President Trump is actively exercising his power and authority in fighting the coronavirus.
Just yesterday, he signed a massive stimulus bill aimed at relieving American families and businesses from the economic fallout as a result of the pandemic.
Today, the commander-in-chief signed an executive order that creates the possibility of retired active duty military members being recalled into service to directly combat the pandemic.
The order will also allow reserve troops to be called into active service as needed.
Thankfully we have a President who’s not afraid to use the power of the American military!
President Donald Trump signed an executive order Friday afternoon that could potentially lead to former active duty military members being recalled into service to help with the government’s coronavirus response.
“This will allow to us mobilize medical disaster and emergency response personnel to help wage our battle against the virus by activating thousands of experienced service members including retirees,” Trump told reporters Friday.
The order grants the Defense secretary the authority to order up members, but as of now there is no indication of that happening. Such a call is usually used when the military is in need of specific skill sets.
“Decisions about which individuals may be activated are still being reviewed. Generally, these members will be persons in Headquarters units and persons with high demand medical capabilities whose call-up would not adversely affect their civilian communities,” Jonathan Hoffman, the Pentagon’s chief spokesman, said in a statement late Friday.
“This is a dynamic situation, we do not currently have a projected number of expected activations, but the Department is now fully authorized to make activations as needed,” Hoffman said.
In most cases, after concluding their military obligations, service members will enter into what is known as the Individual Ready Reserve.
At present the Individual Ready Reserve contains 224,841 members, according to the Department of Defense, and nearly 11,000 of those members “have medical capabilities.”
The ready reserve status requires no active participation, leading the vast majority of service members to consider being in that status the same as being out of the military. Most service members are in that designation for a period of years.
There have been a handful of cases in the past where members of this reserve have been called up for active duty — such as during the height of both Iraq wars.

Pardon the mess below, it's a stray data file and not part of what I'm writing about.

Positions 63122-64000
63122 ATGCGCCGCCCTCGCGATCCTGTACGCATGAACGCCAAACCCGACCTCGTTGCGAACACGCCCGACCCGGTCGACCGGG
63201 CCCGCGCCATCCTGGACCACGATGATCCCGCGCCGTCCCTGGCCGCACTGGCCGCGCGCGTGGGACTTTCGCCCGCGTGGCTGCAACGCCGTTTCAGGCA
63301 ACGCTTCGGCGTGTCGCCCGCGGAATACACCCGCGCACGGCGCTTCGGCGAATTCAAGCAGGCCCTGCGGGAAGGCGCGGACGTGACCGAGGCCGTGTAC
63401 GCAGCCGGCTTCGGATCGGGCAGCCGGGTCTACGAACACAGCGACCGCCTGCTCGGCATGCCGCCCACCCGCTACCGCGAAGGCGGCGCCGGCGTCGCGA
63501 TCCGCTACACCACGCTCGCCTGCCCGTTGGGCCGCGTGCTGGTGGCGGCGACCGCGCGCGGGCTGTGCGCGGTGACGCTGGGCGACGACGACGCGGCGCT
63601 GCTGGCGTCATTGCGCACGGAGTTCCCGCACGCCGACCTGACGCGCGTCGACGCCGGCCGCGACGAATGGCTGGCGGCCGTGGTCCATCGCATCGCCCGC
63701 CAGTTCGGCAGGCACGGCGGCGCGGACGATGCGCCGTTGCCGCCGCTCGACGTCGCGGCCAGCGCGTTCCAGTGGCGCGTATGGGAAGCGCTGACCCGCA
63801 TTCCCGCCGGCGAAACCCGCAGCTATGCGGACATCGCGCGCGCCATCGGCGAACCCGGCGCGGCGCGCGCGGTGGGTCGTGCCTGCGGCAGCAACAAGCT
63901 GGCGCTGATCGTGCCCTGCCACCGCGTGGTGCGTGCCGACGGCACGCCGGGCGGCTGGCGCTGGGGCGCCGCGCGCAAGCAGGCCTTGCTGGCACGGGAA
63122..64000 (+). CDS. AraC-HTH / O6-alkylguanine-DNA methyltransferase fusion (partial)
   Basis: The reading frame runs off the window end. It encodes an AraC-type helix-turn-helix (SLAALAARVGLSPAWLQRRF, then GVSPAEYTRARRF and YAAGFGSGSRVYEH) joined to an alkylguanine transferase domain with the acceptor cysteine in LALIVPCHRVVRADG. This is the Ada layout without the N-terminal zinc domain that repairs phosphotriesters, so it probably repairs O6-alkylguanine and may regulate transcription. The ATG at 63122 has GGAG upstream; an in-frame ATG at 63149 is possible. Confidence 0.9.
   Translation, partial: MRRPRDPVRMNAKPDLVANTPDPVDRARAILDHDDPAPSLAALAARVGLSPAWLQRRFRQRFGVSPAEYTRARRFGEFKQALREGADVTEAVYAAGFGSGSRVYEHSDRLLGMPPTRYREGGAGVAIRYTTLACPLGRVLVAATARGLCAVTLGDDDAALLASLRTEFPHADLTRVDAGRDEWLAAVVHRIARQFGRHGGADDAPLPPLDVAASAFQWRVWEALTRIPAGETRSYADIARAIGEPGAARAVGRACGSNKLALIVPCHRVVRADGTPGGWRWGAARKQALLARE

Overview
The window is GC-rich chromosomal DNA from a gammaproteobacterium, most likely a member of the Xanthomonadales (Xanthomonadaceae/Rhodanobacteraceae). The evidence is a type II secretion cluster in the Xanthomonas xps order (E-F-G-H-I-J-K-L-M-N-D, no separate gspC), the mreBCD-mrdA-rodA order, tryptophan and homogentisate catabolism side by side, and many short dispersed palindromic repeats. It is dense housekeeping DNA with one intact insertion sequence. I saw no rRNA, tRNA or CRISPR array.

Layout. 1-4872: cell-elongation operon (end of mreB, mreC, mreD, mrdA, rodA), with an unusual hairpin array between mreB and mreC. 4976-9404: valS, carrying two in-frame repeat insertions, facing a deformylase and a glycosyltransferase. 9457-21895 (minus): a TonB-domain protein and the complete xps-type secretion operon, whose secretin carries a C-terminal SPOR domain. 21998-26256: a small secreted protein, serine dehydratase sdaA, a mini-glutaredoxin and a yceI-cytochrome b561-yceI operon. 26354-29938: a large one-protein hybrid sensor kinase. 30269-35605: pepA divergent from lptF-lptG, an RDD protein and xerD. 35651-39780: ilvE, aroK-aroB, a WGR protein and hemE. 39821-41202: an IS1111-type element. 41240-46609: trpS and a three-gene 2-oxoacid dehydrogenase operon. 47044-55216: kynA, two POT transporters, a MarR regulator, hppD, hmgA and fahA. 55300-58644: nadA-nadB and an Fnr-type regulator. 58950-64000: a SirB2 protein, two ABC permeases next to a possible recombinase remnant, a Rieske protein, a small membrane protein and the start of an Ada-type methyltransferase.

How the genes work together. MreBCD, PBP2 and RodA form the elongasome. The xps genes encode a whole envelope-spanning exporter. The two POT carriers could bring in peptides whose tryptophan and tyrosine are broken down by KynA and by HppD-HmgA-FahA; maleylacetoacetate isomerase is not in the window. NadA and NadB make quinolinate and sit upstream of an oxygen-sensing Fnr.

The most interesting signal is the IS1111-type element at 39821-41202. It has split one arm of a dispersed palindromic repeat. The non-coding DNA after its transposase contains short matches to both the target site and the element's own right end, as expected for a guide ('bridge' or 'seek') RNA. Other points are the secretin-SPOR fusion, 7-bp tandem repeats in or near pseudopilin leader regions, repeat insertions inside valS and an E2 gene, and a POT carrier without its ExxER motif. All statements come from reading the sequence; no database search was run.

Trump said Friday that “we have a lot of people, retirees. Great, great military people. They’re coming back in, who have offered to support the nation in this extraordinary time of need.”
“And they come back in. They don’t say, ‘How much?’ They don’t say, ‘What are we getting paid?’ They just want to come back in. It’s really an incredible thing to see. It’s beautiful,” he added.
Take a look at what’s circulating with regard to Trump’s executive order:
The Military Times adds:
The Pentagon is reviewing how many National Guard, Reserve and Individual Ready Reserve troops to call up in the fight against coronavirus in response to President Donald Trump’s executive order Friday.
Trump ordered Defense Secretary Mark Esper to call up a yet-to-be-determined number of ready reserve components to help in the country’s response to the fast-spreading pandemic.
“This will allow us to mobilize medical disaster emergency response personnel to help wage our battle against the virus,” Trump said in a Friday evening press conference. “We have a lot of people, retirees, great military people, they're coming back in.”
Trump authorized Esper to order units and members of the National Guard and Reserves and some Individual Ready Reserve members to active duty "to augment forces for the effective response to the coronavirus outbreak,” Pentagon spokesman Jonathan Hoffman said in a statement emailed to reporters just after midnight.
“Decisions about which individuals may be activated are still being reviewed.”
The troops will mostly consist of units and personnel with high demand medical capabilities whose call-up would not adversely affect their civilian communities, Hoffman said.
Before calling up National Guard Reserve Component units under this executive order, Esper and the Department of Health and Human Services will first consult with state officials.
Trump’s executive order allows for the call-up of up to a million troops for no longer than 24 consecutive months, but Pentagon officials don’t have a projected number of expected activations, Hoffman said, adding that the Defense Department “is now fully authorized to make activations as needed” and “will provide updates as they become available.”